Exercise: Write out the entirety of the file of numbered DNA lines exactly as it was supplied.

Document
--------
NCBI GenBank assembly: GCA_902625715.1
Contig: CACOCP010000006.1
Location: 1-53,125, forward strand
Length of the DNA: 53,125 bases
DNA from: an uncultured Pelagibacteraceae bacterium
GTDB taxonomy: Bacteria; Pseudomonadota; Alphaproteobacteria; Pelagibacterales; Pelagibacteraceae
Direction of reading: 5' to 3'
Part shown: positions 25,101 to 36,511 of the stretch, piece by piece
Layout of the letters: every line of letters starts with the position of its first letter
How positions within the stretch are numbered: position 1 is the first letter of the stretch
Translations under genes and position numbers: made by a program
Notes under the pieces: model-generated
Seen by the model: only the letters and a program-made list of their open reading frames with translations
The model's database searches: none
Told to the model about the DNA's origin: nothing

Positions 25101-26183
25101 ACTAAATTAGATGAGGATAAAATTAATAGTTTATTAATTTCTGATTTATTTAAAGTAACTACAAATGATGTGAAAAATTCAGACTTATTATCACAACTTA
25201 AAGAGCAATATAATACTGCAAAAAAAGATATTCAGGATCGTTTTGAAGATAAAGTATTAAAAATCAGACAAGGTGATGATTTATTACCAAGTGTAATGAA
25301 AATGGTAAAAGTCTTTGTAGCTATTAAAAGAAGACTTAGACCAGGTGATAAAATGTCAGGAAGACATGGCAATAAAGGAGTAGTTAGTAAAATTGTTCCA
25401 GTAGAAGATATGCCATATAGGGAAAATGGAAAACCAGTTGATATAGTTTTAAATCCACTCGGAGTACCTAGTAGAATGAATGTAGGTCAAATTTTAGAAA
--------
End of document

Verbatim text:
NCBI GenBank assembly: GCA_902625715.1
Contig: CACOCP010000006.1
Location: 1-53,125, forward strand
Length of the DNA: 53,125 bases
DNA from: an uncultured Pelagibacteraceae bacterium
GTDB taxonomy: Bacteria; Pseudomonadota; Alphaproteobacteria; Pelagibacterales; Pelagibacteraceae
Direction of reading: 5' to 3'
Part shown: positions 25,101 to 36,511 of the stretch, piece by piece
Layout of the letters: every line of letters starts with the position of its first letter
How positions within the stretch are numbered: position 1 is the first letter of the stretch
Translations under genes and position numbers: made by a program
Notes under the pieces: model-generated
Seen by the model: only the letters and a program-made list of their open reading frames with translations
The model's database searches: none
Told to the model about the DNA's origin: nothing

Positions 25101-26183
25101 ACTAAATTAGATGAGGATAAAATTAATAGTTTATTAATTTCTGATTTATTTAAAGTAACTACAAATGATGTGAAAAATTCAGACTTATTATCACAACTTA
25201 AAGAGCAATATAATACTGCAAAAAAAGATATTCAGGATCGTTTTGAAGATAAAGTATTAAAAATCAGACAAGGTGATGATTTATTACCAAGTGTAATGAA
25301 AATGGTAAAAGTCTTTGTAGCTATTAAAAGAAGACTTAGACCAGGTGATAAAATGTCAGGAAGACATGGCAATAAAGGAGTAGTTAGTAAAATTGTTCCA
25401 GTAGAAGATATGCCATATAGGGAAAATGGAAAACCAGTTGATATAGTTTTAAATCCACTCGGAGTACCTAGTAGAATGAATGTAGGTCAAATTTTAGAAA